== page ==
Tuesday, July 31, 2012


"I was the night sky."

I once had a friend from Yugoslavia who had been through the strife of WWII and who often talked about the poverty she endured during her childhood. “I never had beautiful children’s books like the ones your mother bought you,” she said. “We were glad to get good bread and soup and have a warm stone at our feet when we went to bed.” At the time, I felt dismayed when she talked about her impoverished childhood, and I appreciated even more the books that my mother bought for us at Claitor’s Bookstore in Baton Rouge, Louisiana back in the 40’s. A passage in the introduction to my book entitled Their Adventurous Will: Profiles of Memorable Louisiana Women refers to Mother’s love of books and the trips to Claitor’s: “Every month for years, Mother would take one of the three children in our family to Claitor’s Bookstore to choose two books for our nightly reading session. She was the first family member to open the books, touching the pictures with credulous delight. My mother began to fly in the heavens long before Mary Poppins opened her first umbrella to make her wonderful flights…” I was privileged to grow up with beautiful books, and my appreciation for children’s books probably equals my mother’s enthusiasm for them. I’m sorry that every child doesn’t have the opportunity to grow up with access to good books.
Yesterday, I received two copies of a children’s book entitled Willameena Moonbeam, written and illustrated by Ben Blanchard, a young friend of mine who has done paintings for two of my books and who illustrated a long poem that became a small book for my grandson Joel. When I opened Willameena Moonbeam, I thought immediately of the words that I penned about my mother touching books “with credulous delight.” That’s how I felt when I touched the illustrations in Ben’s book.
Ben illustrated Willameena Moonbeam using collage and watercolor techniques and printed, by hand, the text of his long poem. The theme of the poem concerns Willameena and her young friends wishing for and actually lengthening a day to one of constant sunlight, a day when the sun “grew weary …weary of waiting for moon…” Children playing in the fields longed for more sun, danced and pretended that the day would lengthen…The day did lengthen, but the youngsters became hungry, and one of them cried out, “Surely we’ll grow thinner/if we keep on playing/without any dinner.” Unfortunately, the parents of Willameena and her friends decided they couldn’t call their offspring indoors while it was still light, and the children became aware that they had achieved more than they had bargained for.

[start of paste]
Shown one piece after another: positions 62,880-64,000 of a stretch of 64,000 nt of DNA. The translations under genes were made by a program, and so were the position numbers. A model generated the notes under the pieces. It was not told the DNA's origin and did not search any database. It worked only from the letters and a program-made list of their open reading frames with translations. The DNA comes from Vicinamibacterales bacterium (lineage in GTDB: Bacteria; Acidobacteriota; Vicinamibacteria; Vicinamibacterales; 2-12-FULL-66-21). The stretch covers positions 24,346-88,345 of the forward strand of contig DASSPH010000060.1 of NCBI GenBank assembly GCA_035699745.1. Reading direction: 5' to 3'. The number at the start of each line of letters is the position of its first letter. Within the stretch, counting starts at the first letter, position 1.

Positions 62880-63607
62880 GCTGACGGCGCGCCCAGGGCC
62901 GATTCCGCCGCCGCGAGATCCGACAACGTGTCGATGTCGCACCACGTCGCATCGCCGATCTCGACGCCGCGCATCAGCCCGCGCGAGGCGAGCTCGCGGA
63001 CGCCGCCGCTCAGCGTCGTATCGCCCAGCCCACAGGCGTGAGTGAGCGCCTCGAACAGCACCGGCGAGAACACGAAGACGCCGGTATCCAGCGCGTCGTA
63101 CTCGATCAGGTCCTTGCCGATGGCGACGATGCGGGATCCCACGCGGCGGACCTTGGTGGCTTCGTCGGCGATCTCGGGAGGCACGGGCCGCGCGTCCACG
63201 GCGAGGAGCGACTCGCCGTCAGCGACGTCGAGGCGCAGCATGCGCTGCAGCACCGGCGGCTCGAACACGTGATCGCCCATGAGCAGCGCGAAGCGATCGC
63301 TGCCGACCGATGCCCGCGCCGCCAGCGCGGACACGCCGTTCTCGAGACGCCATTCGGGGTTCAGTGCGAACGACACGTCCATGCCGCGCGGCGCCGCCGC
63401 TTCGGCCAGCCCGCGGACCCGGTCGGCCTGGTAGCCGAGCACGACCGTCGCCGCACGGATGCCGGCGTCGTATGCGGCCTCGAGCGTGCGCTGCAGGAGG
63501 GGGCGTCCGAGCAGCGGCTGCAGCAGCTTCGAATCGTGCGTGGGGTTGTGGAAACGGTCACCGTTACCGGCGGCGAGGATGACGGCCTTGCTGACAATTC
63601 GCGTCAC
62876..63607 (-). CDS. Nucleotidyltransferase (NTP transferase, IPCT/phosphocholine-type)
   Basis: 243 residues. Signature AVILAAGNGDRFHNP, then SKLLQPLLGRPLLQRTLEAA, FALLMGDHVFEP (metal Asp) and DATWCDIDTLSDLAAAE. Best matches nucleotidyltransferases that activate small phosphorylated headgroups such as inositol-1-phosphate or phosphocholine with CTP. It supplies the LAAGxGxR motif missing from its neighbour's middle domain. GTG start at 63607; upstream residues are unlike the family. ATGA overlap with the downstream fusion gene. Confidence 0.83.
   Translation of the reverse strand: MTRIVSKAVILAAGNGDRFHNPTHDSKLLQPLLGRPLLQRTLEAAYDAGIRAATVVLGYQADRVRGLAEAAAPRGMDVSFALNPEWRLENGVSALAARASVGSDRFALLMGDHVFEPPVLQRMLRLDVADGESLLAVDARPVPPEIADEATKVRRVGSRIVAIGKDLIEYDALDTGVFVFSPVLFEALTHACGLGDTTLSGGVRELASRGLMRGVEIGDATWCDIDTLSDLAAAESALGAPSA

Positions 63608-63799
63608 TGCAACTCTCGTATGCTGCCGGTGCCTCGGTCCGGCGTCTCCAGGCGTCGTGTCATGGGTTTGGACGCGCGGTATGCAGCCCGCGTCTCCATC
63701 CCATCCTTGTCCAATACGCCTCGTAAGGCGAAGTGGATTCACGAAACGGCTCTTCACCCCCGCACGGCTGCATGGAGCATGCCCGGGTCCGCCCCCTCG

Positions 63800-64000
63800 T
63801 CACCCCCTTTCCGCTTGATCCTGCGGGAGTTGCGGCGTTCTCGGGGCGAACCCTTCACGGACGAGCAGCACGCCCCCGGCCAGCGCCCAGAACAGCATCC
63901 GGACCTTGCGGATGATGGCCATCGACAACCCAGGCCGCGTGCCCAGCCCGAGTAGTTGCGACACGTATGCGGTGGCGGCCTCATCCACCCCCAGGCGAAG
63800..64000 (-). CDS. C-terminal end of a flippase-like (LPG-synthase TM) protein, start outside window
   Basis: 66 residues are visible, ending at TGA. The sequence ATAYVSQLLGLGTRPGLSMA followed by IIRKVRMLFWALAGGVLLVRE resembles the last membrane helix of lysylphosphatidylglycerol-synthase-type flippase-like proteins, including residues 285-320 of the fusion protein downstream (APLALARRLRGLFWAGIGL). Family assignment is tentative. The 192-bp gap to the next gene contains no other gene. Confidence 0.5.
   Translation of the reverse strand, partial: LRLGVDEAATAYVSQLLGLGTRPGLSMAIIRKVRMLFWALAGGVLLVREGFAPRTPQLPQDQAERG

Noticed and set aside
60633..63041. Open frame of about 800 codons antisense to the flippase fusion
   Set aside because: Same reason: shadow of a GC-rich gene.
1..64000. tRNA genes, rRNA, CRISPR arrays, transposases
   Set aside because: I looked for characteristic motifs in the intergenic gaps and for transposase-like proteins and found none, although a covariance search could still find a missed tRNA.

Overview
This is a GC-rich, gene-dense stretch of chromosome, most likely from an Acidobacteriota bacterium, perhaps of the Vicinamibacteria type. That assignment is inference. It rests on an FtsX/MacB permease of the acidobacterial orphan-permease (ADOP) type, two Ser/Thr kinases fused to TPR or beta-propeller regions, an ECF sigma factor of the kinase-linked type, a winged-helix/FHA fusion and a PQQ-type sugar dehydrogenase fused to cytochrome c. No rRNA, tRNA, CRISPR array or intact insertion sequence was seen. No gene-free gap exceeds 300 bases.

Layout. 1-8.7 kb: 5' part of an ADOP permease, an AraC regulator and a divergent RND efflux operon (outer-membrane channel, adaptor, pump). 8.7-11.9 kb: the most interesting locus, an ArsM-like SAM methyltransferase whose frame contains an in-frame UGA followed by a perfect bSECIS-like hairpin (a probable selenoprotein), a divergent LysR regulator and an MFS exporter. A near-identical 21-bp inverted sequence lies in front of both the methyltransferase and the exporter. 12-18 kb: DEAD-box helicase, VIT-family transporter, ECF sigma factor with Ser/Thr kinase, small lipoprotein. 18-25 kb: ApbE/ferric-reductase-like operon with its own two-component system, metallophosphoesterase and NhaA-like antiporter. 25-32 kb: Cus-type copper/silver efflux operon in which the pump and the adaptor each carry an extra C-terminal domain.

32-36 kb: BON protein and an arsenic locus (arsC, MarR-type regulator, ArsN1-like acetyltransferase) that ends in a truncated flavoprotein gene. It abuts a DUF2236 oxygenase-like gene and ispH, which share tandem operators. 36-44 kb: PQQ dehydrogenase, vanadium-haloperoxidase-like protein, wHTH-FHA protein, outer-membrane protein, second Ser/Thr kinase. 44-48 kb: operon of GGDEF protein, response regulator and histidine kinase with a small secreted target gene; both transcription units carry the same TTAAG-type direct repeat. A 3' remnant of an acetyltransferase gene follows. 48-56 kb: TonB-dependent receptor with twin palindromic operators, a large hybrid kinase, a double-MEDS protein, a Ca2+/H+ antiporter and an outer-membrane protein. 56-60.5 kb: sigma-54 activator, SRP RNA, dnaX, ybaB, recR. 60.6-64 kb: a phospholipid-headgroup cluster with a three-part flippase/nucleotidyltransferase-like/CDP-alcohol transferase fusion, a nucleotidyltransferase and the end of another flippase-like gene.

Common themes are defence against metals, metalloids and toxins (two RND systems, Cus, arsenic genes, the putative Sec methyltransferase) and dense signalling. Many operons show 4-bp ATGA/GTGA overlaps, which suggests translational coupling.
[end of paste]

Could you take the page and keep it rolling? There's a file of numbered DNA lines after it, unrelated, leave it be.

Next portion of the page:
One of the beautifully-illustrated scenes in Willameena Moonbeam shows the children trying to capture darkness by getting under umbrellas, but even then, the sun doesn’t vanish, and they’re forced to solicit the help of their grandparents to bring on the night. According to “The Elders,” the solution involves the use of a patchwork quilt dress that Willameena must wear and dance in so that she becomes part of the night sky. “I was twirled by my music and from afar/my long dress made a canopy of quilted stars,” Willameena explains. “Like a thousand pearls…all strewn/were actual stars in procession with moon…” Willameena dances the day into night, the moon finally rises, and all is well in the skies above. Ben brings his poem to a close as Willameena bows her head and finally accepts the fact that “it’s time for bed.”
Ben Blanchard is originally from Lafayette, Louisiana and currently lives in Austin, Texas. His multimedia projects include works in music, film, and collage. Willameena Moonbeam is the first book he has written and illustrated. Ben graduated from the Raw Food Preparation and Organic Gardening School sponsored by the Tree of Life Rejuvenation Center in Arizona and practiced as a raw foodist for a few years in Sedona, Arizona and Lafayette, Louisiana. One of his delicious raw food specialties that I’ve sampled is “Third Eyes Cream,” a dessert made with frozen bananas, raw chocolate, and Goji berries. Ben’s original drawings also appear in a book we published together entitled The Beast Beelzebufo. We share a mutual interest in the comic strip “Peanuts,” and have shared ideas in artistic sessions held at tables in Starbucks.
Willameena Moonbeam is an artistic achievement that will engage the interest of any child…as well as grown children like me and my fantasy-loving mother (deceased).
You can order Willameena Moonbeam from Ben Blanchard, 1200 Elm Street, #114, Austin, Texas 78703.

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